In a ruling that weakens legislative powers, the Mississippi Supreme Court upheld Gov. Tate Reeves’ partial veto of legislation earlier this year providing funds to multiple entities to combat COVID-19.
“The governor is obviously very pleased that the court interpreted the Constitution the way it was written,” Reeves’ spokesperson Bailey Martin said of the ruling in the lawsuit that pitted the Republican leadership of the House against the Republican governor. “This will be an impactful decision — protecting taxpayer dollars — for a long, long time.”
Six of the nine justices, with Chief Justice Michael Randolph writing the majority opinion, on Thursday reversed an earlier Supreme Court ruling that gave individual legislators the authority to file lawsuits challenging the constitutionality of partial vetoes. The justices went on to say that Reeves’ partial veto that he issued earlier this year was proper.
Justice James Maxwell said he saw no need to rule directly on whether the legislators had standing to bring the lawsuit because a majority decision was reached that the partial veto was proper.
Justice Josiah Coleman, on the other hand, opted not to rule on whether the partial veto was proper, arguing instead that the case was improperly before the state’s highest court because the legislators did not have standing to bring it.
House Speaker Philip Gunn and House Pro Tem Jason White filed the lawsuit after the Legislature passed a bill this summer appropriating federal funds designed to fight the coronavirus to four different state agencies, including $91.9 million to the Department of Health. The Department of Health funds were slated to be disbursed to various health care providers.
Reeves vetoed $2 million designed to go to the shuttered North Oak Regional Medical Center in Tate County if it reopened, and $6 million to a program designed to combat health care disparities in poor and minority communities.
Since the funds had to be spent this calendar year, it is not clear whether the money could have been useful even if the Supreme Court had overturned the partial vetoes at this late date.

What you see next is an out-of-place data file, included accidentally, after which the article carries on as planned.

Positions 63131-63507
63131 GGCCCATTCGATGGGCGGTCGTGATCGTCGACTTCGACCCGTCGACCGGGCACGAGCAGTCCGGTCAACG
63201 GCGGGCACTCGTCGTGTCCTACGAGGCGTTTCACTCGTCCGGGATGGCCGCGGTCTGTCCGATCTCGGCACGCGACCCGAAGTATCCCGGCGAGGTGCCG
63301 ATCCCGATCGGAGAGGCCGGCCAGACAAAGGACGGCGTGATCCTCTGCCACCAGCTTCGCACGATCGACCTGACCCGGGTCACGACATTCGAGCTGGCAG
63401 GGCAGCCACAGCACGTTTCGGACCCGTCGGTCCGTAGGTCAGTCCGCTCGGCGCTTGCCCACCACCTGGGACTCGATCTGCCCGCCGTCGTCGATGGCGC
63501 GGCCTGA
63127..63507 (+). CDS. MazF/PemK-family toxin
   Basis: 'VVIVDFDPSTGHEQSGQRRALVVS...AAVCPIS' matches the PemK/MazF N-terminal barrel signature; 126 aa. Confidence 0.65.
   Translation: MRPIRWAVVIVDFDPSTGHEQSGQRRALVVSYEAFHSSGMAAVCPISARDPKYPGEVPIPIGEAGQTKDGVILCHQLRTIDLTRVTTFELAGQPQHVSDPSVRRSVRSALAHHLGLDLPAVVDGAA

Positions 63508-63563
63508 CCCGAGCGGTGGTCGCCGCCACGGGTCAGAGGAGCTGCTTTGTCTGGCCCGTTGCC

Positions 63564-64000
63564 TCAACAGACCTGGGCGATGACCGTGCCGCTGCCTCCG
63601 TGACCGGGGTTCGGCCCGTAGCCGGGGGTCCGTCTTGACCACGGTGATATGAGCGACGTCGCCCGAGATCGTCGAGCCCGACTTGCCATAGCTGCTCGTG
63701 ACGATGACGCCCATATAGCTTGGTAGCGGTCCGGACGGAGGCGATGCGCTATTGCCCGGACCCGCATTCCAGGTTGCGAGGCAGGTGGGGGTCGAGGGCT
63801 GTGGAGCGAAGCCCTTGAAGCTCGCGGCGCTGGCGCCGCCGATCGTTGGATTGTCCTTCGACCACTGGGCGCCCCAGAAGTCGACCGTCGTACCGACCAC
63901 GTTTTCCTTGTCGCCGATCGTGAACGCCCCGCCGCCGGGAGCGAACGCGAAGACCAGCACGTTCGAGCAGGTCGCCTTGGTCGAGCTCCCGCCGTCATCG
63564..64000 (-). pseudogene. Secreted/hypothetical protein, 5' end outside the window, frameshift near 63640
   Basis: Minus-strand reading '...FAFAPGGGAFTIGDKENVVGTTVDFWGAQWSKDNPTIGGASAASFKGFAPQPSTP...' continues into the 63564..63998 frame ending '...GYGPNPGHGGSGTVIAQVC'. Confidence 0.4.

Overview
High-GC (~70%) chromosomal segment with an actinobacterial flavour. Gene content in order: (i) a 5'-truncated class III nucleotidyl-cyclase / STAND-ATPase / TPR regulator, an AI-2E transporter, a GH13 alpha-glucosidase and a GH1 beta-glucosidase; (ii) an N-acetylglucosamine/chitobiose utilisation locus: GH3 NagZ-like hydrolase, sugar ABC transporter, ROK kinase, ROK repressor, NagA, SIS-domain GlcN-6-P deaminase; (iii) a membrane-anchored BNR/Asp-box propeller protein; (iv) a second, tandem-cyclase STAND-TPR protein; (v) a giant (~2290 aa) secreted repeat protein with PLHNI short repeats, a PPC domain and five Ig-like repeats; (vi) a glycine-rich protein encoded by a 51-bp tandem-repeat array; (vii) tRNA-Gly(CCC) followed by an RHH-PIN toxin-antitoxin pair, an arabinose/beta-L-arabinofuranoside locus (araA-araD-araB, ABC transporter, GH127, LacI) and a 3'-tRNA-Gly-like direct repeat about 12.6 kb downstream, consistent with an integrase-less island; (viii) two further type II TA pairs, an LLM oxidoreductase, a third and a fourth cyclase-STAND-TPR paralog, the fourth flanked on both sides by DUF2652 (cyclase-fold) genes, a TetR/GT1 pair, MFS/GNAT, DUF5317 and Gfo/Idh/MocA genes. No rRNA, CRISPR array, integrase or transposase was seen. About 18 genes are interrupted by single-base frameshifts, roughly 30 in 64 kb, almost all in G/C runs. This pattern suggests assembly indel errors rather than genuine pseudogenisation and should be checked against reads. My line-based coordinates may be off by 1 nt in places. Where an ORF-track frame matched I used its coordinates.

“We strongly believed the law supported our position when we filed this lawsuit,” Gunn said in a statement. “Our objective was to protect the rights of citizens to have their voice heard through their elected representatives and to guard against an abuse of power by one man. Today’s ruling weakened the rights and the voice of the citizens and vested more power into the executive branch. It is unfortunate.”
Justice Leslie King, a former member of the House, was joined by Justice James Kitchens in contending that Reeves’ partial veto was not proper and that the court majority also was wrong to find that Gunn and White did not have standing.
Perhaps the most striking portion of the ruling was the decision of a majority of the court that individual legislators could not bring such a lawsuit. In a case in the early 1990s, the Supreme Court had ruled that individual legislators did have standing to file similar lawsuits.
While the Constitution gives the governor partial veto authority, Supreme Court rulings through the years have dramatically limited that authority. The Supreme Court has previously ruled that the governor could not use that authority to veto so-called “purposes or conditions.”
King argued that for Reeves’ 2020 veto to have been proper, the governor would have had to veto the entire section of the bill sending money to the Department of Health, and that the money for the two vetoed items was a “purpose or condition” of the money appropriated to the Department of Health.
The majority indicated that the unique nature of the bill — that it appropriated funds to different agencies — might have played a role in the finding that the partial veto was proper.
“The omnibus characteristics of House Bill 1782 dictate today’s results,” Randolph wrote. “… The removal (or veto) of these appropriations did not affect any other appropriations in the bill.”
Quoting a case from the 1890s finding a partial veto improper, Randolph wrote, “the (Reeves) partial veto properly removed parts that could be ‘taken from the bill without affecting the others.’”
During oral arguments on the case heard last month, some of the justices argued that this case was different than other partial veto rulings because the Legislature was in session when it occurred while it was not in the other cases. In fact, the Legislature was in session in at least one of the past cases. But the issue of whether the Legislature was in session did not appear to play a role in the ruling.
And the case was heard soon after the Nov. 3 general election where Reeves voiced strong support for the re-election of Justice Coleman to his Northern District seat and contributed to his campaign. Coleman participated in the case, not ruling on the merits, but contending Gunn and White did not have standing to bring such a case.